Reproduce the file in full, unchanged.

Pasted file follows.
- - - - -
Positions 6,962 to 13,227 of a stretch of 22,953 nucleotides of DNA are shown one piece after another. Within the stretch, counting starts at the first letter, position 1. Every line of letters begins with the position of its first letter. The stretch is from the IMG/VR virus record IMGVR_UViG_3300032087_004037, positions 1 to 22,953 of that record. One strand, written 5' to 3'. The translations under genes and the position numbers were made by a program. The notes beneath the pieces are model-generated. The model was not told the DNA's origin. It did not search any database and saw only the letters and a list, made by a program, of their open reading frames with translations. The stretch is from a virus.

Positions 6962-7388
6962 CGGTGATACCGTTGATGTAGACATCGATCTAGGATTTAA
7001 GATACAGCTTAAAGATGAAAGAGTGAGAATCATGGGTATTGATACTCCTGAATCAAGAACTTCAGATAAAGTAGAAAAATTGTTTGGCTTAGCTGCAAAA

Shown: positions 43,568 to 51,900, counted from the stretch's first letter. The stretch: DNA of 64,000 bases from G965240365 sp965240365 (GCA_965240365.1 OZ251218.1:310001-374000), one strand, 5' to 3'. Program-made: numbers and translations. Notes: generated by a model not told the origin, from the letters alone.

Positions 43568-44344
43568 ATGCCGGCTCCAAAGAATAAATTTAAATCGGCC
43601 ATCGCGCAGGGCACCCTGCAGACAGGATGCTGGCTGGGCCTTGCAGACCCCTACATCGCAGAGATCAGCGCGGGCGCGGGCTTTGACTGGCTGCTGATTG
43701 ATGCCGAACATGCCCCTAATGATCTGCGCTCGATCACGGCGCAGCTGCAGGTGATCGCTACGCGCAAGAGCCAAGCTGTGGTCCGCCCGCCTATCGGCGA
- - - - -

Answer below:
Positions 6,962 to 13,227 of a stretch of 22,953 nucleotides of DNA are shown one piece after another. Within the stretch, counting starts at the first letter, position 1. Every line of letters begins with the position of its first letter. The stretch is from the IMG/VR virus record IMGVR_UViG_3300032087_004037, positions 1 to 22,953 of that record. One strand, written 5' to 3'. The translations under genes and the position numbers were made by a program. The notes beneath the pieces are model-generated. The model was not told the DNA's origin. It did not search any database and saw only the letters and a list, made by a program, of their open reading frames with translations. The stretch is from a virus.

Positions 6962-7388
6962 CGGTGATACCGTTGATGTAGACATCGATCTAGGATTTAA
7001 GATACAGCTTAAAGATGAAAGAGTGAGAATCATGGGTATTGATACTCCTGAATCAAGAACTTCAGATAAAGTAGAAAAATTGTTTGGCTTAGCTGCAAAA

Shown: positions 43,568 to 51,900, counted from the stretch's first letter. The stretch: DNA of 64,000 bases from G965240365 sp965240365 (GCA_965240365.1 OZ251218.1:310001-374000), one strand, 5' to 3'. Program-made: numbers and translations. Notes: generated by a model not told the origin, from the letters alone.

Positions 43568-44344
43568 ATGCCGGCTCCAAAGAATAAATTTAAATCGGCC
43601 ATCGCGCAGGGCACCCTGCAGACAGGATGCTGGCTGGGCCTTGCAGACCCCTACATCGCAGAGATCAGCGCGGGCGCGGGCTTTGACTGGCTGCTGATTG
43701 ATGCCGAACATGCCCCTAATGATCTGCGCTCGATCACGGCGCAGCTGCAGGTGATCGCTACGCGCAAGAGCCAAGCTGTGGTCCGCCCGCCTATCGGCGA